5. Lizard

    Lizard @ Scan R&D

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    Sorry for any confusion, I wasn't giving AMD/ATI a general purpose kicking - it seems we both agree that until recently (Phenom II onwards) AMD hasn't had any really competitive mid-range CPUs. Yes, I'd concede that there were some reasonable budget CPUs (Athlon X2s), but they're not what I'd call enthusiast chips, i.e. they have very low (comparative) performance and limited overclocking.

    The whole point of the blog was that now there are some competitive AMD CPUs that it's a tragedy that motherboard manufacturers are letting AMD down by not providing good enough boards.
     
  6. Gremlin

    Gremlin New Member

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    No doubt about it, while AMD have IMO some of the best chipsets in the market for what they are designed for, they are wholey let down by the pittiful support by manufacturers as ive previously said here on the DFI AMD mobo review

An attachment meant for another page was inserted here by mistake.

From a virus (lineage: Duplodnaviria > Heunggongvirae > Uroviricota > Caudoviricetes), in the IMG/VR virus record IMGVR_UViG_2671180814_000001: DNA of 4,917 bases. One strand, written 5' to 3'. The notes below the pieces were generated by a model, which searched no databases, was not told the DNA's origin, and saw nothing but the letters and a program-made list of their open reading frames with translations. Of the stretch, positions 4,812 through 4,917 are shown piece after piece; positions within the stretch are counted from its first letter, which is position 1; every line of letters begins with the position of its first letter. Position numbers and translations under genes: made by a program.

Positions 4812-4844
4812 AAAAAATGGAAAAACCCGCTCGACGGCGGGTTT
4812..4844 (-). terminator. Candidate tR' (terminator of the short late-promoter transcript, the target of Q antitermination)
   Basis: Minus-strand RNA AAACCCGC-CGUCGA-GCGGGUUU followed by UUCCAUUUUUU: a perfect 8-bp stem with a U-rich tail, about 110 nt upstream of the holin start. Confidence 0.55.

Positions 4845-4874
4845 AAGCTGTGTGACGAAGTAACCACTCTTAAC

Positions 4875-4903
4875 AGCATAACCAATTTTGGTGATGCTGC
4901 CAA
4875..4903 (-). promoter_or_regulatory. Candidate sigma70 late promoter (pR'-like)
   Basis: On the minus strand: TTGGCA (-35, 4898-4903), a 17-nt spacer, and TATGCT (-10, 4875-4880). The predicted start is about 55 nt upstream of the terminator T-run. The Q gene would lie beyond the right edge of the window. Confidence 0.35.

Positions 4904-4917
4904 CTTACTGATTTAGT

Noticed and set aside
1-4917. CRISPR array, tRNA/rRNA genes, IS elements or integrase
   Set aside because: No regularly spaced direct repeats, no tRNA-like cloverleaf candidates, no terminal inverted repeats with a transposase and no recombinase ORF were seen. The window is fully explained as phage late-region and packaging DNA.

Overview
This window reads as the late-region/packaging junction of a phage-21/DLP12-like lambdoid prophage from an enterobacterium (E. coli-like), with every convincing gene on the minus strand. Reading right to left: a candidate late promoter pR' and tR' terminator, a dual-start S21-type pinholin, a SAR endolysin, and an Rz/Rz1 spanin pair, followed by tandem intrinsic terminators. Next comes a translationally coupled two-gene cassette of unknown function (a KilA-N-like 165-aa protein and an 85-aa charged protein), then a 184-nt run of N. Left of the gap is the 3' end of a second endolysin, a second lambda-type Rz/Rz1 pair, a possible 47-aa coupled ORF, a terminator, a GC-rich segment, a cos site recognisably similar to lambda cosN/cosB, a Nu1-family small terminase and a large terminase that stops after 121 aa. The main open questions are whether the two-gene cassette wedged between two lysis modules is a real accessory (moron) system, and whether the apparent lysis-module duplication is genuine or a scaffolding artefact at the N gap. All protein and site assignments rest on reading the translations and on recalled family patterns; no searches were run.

I have a real soft spot for AMD going back to the Duron days (still have all my old intel and AMD comps running actually!) and i always root for the underdog so it just shits me that they are wholey let down on the mobo front, they make **** boards and brand them enthusiast and sell them for an arm and a leg (lets all face it MOBO's these days ARE over priced) for a bunch of bells and whistles you dont need, dont want and will never use

    The only AMD mobo maker i think has done a half decent job all around is Gigabyte, fair enough they had their issues but as soon as they had their mosfets cooking when the first phenoms were around they worked out why and went to work on it and have thus far done a pretty decent job


    but in all fairness props on calling the mobo makers out on it, its definitely something that should be followed up on, ask mobo makers why they have dropped the ball so bad and what they are doing about it etc it could make for an interesting story
     
  7. btacc

    btacc New Member

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    AMD should release a new IGP chipset, call it 795GX, that:
    1. is based on their 4xxx series GPUs
    2. provides support for 7.1 channel LPCM over HDMI